jfagan said...

Finished with session 3. There is alot there that I will go back and visit. Tried adding some pictures to my blog. So far so good.
It is true that students don't think what they do on IM or Facebook is writing. Teachers should capitalize on this to promote interest in writing.
I polled my students and came up with the same percentages of students using blogs or online journals...Amazing.
I got some ideas about ways to improve my blog and integrate blogging into my class for next year. I am going to try and add a calender.
I wonder what the licensing issues are with posting student work?

Mrs. Borges said...

I had been hesitating on the purpose for my blog as I am the technology teacher and I couldn't grasp a solid use except for posting students Q&A about our next project, when today I came across the perfect opportunity. Our superintendent wanted to set up a tech committee in order to discuss current technology issues and plan for our districts' future growth. Instead of trying to get people from 3 different buildings to meet monthly, I suggested creating a blog in order to be able to hold online asynchronous discussions. Everyone liked the idea and so I am off to create our districts technology committee blog, COOL!

Mr. Schofield said...

My students also live their lives online, especially with Facebook. It seems that this technology is even replacing e-mail among my students. When I asked a the leader of a student group to contact other members with an e-mail, I was dumbfounded when she replied, "Oh, I'll post it in on Facebook, because it'll get to more people that way." Now I have to admit (sorry, Dave), I refuse to have a Facebook account, since I have serious concerns about the privacy issue. But I cannot deny the power that this forum holds for the modern student.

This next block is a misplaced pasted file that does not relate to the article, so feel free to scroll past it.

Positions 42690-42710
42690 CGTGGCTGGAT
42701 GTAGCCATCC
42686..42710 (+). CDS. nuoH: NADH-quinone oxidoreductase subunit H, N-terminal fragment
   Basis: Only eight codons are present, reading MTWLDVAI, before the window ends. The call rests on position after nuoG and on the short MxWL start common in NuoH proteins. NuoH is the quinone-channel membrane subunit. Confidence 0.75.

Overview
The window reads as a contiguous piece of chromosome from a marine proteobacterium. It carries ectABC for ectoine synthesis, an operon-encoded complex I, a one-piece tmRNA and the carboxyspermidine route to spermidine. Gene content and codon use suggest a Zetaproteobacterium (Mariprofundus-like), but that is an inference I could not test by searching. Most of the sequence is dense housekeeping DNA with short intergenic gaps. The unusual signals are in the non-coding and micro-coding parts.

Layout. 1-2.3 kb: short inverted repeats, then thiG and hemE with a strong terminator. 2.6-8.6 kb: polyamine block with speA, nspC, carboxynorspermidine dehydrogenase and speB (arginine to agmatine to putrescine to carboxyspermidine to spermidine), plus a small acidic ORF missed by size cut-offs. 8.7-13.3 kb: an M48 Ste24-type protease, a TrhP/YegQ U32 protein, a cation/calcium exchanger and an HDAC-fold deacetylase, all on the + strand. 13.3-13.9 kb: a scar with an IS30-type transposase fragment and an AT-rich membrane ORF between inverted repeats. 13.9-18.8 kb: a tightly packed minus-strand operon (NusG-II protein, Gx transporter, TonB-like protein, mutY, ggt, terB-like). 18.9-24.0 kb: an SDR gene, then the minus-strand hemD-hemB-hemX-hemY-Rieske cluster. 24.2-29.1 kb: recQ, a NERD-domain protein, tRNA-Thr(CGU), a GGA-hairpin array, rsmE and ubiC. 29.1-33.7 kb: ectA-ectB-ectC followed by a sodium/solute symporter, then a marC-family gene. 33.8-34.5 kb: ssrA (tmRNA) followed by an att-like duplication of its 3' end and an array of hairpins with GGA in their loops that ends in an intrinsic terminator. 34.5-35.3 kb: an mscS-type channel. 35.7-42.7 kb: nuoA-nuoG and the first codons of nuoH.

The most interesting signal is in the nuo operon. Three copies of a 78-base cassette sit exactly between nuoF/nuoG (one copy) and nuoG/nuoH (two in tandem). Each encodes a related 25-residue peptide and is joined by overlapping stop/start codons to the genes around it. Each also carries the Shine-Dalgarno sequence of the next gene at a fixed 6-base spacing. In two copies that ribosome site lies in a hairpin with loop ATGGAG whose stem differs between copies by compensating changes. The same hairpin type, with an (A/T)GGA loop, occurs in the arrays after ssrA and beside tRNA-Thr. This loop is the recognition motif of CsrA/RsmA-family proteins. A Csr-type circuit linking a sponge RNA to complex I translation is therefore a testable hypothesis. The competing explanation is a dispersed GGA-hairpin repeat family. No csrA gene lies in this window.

In response to jfagan's comment regarding writing--I told my students that posting on the class blog is tantamount to writing an essay in class and English Language conventions must still be followed. Students are still writing for an academic purpose, so they should treat it as such. The new "IM" language is slowly destroying the language (remember Orwell's 1984 and Newspeak, anyone?). Next time you are on projo.com, take a look at some of the blog responses to articles and you'll see that even adult bloggers are succumbing to using online slang like "U R full of h8". Sorry, but that drives me crazy!

Mrs. Borges said...